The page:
The rise of the Internet has prompted much worry about the future of the serious novel as the ubiquity of electronic gadgets and the skyrocketing popularity of social networking sites seems destined to drain the time and attention span available for books with depth.
Along comes Jennifer Egan, whose new novel is above all about the vast and myriad ways in which technology has radically altered the way humans live and communicate. It`s a nice reminder that even in the age of Kindles and Facebook, ambitious fiction is still one of the best tools available to help us understand the rapidly changing world.
"A Visit From the Goon Squad" in its way resembles the kind of social novel that Charles Dickens once cranked out regularly. It features more than a dozen disparate but vivid characters, from a powerful businessman to a Latin American dictator to a group of teenage punk rockers; and the action ranges over five decades and three continents.
But Egan has abandoned the straightforward narrative that marks most socially minded novels in favor of a series of linked stories that jump around in time and space and between a set of characters with sometimes tenuous connections. It calls to mind nothing so much as the fragmentary experience of surfing the Web.
The linked stories primarily circle out from two principle characters: Bennie Salazar, a teenage punker who has grown up to be a wealthy and influential record producer, and his trusted assistant, Sasha, a gentle soul who nonetheless struggles with rampaging kleptomania.
So the book`s first chapter starts from Sasha`s perspective, following her on the night when she ruins a promising date with her sticky fingers. The next chapter jumps to Bennie, trying to relate to his preadolescent son and wondering how a one-time rock `n` roll rebel like himself ended up with a set of boring suburban problems. Ensuing chapters pick up points both earlier and later in the lives of Sasha and Bennie, but always through the perspective of others. Some chapters feature not even a passing mention of either.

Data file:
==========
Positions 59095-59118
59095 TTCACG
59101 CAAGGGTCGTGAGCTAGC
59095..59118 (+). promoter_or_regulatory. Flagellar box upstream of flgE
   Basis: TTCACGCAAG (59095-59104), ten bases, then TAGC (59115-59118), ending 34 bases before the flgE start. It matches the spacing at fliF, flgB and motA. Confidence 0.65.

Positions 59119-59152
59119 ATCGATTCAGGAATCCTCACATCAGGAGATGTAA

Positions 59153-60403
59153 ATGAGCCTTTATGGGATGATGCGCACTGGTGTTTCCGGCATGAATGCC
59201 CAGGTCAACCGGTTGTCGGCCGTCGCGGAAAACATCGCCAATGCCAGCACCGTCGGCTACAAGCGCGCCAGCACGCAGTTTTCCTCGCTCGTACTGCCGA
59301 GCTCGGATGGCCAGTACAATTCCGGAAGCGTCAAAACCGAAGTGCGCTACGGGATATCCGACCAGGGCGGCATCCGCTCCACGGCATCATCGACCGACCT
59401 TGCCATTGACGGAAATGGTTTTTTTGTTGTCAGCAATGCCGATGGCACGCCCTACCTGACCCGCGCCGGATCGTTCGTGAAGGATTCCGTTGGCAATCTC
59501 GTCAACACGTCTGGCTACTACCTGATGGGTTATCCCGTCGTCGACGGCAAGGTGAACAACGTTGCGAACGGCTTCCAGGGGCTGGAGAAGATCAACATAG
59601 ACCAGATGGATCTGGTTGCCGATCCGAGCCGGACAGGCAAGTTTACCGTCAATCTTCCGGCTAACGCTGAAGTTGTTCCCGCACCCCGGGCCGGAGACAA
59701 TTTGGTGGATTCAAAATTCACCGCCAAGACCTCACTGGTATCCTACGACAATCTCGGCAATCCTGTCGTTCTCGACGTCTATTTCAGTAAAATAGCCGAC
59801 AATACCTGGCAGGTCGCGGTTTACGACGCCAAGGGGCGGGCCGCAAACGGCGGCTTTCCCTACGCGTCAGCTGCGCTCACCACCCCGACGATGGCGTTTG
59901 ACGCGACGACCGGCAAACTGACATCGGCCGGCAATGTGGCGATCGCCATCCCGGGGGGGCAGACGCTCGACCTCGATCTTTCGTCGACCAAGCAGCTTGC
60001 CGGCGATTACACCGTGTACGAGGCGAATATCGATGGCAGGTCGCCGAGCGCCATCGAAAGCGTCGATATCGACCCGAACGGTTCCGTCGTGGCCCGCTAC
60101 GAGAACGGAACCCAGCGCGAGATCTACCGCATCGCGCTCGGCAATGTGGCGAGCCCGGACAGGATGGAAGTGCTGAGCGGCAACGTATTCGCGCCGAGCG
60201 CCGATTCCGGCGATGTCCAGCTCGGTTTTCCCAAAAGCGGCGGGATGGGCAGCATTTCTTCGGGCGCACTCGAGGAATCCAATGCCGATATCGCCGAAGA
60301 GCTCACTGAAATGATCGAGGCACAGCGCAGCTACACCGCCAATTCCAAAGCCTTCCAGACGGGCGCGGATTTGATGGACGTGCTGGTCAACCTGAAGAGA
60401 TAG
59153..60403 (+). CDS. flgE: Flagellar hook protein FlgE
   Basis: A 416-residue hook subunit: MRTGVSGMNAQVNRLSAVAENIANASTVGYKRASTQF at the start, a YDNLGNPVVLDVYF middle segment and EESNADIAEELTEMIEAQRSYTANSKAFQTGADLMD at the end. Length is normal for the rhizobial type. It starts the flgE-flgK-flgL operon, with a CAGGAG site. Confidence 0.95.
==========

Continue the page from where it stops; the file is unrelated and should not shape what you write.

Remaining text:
Despite this unusual format — it sometimes feels more like a short-story collection — Egan, as the book goes along, does a brilliant job of drawing links and connections between her characters and their situations. She`s particularly concerned with the way lives change irrevocably as time passes, how the way people were in their teens and 20s would often be unrecognizable to their later selves. "How did I go from being a rock star to being a fat (expletive) no one cares about?" one character asks.
The way Egan jumps around in time makes some of these observations particularly poignant. At certain points she abandons the present narrative altogether, pausing to sketch out in a few sentences the entire course of a character`s life. In one chapter about an African safari, readers are told in an aside that two characters who have a brief, random encounter will reconnect decades later through Facebook and get married.
A few chapters brush aside storytelling convention completely. One chapter is told as a magazine profile of a celebrity. Another is a Power Point presentation. And just when you`re convinced that none of this should work, Egan again pulls you back in with her keen insight and compassion for her characters.
By the time Egan wraps up her story in about the year 2020 or so, she has uncannily forecast the ways in which e-commerce and social networking threaten to alter the very nature of shared experience. Her startling, apocalyptic take on the near future is all the more chilling for its utter plausibility, and brings the realization that Egan was up to much more here than just trying to reinvent the novel`s format. You`ll want to recommend it to all your Facebook friends.